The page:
Another instalment drawn from the one of the most significant catalogues in UK 1960s rock history: the vault of legendary producer Shel Talmy. Over half the contents are previously unreleased, and feature scintillating outtakes and alternate versions alongside acknowledged classics of the beat group genre, many featuring a young guitar slinger by the name of Jimmy Page.
From his efforts with the Kinks and the Who alone, the Shel Talmy sound would wield considerable influence during the crucial mid-60s episode in popular culture. But for every ‘You Really Got Me’ or ‘My Generation’, there were dozens of also-rans that have since become underground classics or, such as the contents of “Planet Beat”, lie waiting to be re-evaluated. This new collection features a handpicked selection from the remarkable cadre of beat and R&B recordings Talmy produced or handled between 1964 and 1966, all redolent of a time when not only was his work rate alarmingly prodigious, but the batting average high, aesthetically if not always commercially.
You might say the timing was perfect. With his arrival in London the summer of 1962, the nervy American walked into the British music business at the precise moment the beat scene was in ferment. True, most of his early Decca production work focused on vocalists past their sell-by date or pop schlock such as the Bachelors, but as these discs were also amongst his first successes, it makes sense that Talmy maintained that route. Having cut his teeth as a recording engineer in Hollywood, he was also au fait with the full range of pop music archetypes and could bring an American methodology to the making of records that was unusual in the British industry at that point.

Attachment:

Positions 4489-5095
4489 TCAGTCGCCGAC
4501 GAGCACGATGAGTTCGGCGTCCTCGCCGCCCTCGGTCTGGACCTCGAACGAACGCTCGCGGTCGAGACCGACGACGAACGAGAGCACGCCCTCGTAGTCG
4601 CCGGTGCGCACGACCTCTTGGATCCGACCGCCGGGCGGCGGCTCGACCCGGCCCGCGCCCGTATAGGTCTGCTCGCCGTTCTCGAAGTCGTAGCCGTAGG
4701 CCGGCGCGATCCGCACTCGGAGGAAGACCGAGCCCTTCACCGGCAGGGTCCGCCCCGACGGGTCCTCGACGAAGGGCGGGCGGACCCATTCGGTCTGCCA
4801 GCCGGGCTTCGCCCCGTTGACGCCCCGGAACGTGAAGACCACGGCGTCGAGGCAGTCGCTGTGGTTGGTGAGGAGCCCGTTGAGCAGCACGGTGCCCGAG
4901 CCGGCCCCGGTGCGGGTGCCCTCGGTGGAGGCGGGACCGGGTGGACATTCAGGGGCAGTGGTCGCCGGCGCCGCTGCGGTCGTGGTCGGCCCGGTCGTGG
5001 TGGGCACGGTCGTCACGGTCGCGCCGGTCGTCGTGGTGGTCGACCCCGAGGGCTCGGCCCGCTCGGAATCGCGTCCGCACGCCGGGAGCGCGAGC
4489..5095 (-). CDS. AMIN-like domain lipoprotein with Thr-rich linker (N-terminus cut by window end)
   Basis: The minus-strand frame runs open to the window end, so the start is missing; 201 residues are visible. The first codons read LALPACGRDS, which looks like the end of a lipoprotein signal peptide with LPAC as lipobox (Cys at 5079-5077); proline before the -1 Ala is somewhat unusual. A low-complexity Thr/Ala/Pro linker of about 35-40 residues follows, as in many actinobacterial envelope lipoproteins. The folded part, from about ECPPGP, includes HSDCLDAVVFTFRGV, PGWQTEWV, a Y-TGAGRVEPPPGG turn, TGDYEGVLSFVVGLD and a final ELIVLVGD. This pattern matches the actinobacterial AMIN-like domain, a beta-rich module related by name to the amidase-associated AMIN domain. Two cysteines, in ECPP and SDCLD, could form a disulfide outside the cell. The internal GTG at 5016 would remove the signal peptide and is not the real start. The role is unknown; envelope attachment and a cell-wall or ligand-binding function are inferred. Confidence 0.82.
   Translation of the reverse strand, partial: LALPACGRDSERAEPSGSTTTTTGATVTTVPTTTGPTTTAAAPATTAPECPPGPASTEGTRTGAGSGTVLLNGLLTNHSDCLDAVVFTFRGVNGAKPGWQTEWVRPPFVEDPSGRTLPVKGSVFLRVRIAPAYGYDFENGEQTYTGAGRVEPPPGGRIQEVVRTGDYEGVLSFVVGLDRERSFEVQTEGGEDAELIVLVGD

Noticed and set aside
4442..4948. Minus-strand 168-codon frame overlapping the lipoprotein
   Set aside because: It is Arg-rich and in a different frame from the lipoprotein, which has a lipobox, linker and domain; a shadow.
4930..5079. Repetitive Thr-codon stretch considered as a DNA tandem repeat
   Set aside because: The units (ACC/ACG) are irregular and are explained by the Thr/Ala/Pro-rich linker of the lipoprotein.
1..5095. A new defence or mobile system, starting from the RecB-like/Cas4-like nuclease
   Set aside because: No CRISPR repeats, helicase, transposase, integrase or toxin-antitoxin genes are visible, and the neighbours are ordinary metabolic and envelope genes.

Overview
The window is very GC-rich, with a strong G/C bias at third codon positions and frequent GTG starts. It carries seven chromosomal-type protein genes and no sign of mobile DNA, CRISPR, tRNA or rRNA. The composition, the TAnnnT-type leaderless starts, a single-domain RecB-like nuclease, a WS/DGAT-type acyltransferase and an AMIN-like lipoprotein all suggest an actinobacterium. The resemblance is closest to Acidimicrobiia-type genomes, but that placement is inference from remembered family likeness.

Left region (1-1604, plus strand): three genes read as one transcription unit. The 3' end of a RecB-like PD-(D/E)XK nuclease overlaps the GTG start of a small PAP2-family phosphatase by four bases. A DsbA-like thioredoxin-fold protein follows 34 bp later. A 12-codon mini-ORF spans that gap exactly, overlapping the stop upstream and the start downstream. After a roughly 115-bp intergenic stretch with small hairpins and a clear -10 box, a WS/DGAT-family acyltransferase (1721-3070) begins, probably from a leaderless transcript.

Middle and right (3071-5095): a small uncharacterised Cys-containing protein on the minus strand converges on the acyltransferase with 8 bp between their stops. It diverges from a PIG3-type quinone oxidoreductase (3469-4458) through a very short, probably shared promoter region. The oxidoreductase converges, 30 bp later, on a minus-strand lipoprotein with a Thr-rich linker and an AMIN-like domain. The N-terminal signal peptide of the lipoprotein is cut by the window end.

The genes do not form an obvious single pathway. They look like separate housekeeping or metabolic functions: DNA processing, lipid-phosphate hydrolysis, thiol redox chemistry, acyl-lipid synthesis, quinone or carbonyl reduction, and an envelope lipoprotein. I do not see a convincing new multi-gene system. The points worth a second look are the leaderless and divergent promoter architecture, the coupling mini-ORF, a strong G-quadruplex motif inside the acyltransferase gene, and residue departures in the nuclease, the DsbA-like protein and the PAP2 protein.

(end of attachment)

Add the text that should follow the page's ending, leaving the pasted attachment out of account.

By the time Talmy had struck out on his own as an independent in the spring of 1964, he had further honed his techniques. He established a relationship with a recording studio, IBC Sound in London’s Portland Place, whose facilities delivered the sonics required, and focused on session musicians who could quickly deliver what some of the less disciplined players in the self-contained beat group environment were less able. His personal picks soon devolved to Nicky Hopkins on piano, Bobby Graham on drums and Jimmy Page on guitar. The three are all over many of the tracks here, and in particular regard to Page, the compilation acts as an interesting and unique survey of his first major sojourn in the studio.
As for the featured artists themselves, their stories are all likely typical of that era, with the occasional historical wrinkle that makes for a wonderful tidbit (such as the presence of future participants in both Emmerdale and Game Of Thrones). It was an innocent period when the bright lights of Denmark Street attracted many a provincial beat group anxious to follow in the wake of the Beatles. Eventually, frustrated with a relative lack of autonomy when it came to his releases, Talmy started his own short-lived Planet Records imprint in late 1965.
While the label missed the main thrust of the beat age, Planet’s release schedule nevertheless contains several worthy examples of the genre from the Trekkas, Tribe and League Of Gentlemen, all included here. They join alternative versions of well-thumbed beat nuggets such as the Breadcrumbs’ ‘Everybody Knows’, Wayne Gibson’s ‘See You Later Alligator’, and the First Gear’s ‘Leave My Kitten Alone’. Rare singles from the Dennisons, Lancastrians, Zephyrs and Untamed join unreleased excitement from the the Liberators, Talismen, Presidents, Pathfinders and Johnny B Great. Taken together, they constitute as much a reminder of the signature qualities Shel Talmy brought to British record-making as they do of the glory days of this country’s rock’n’roll past.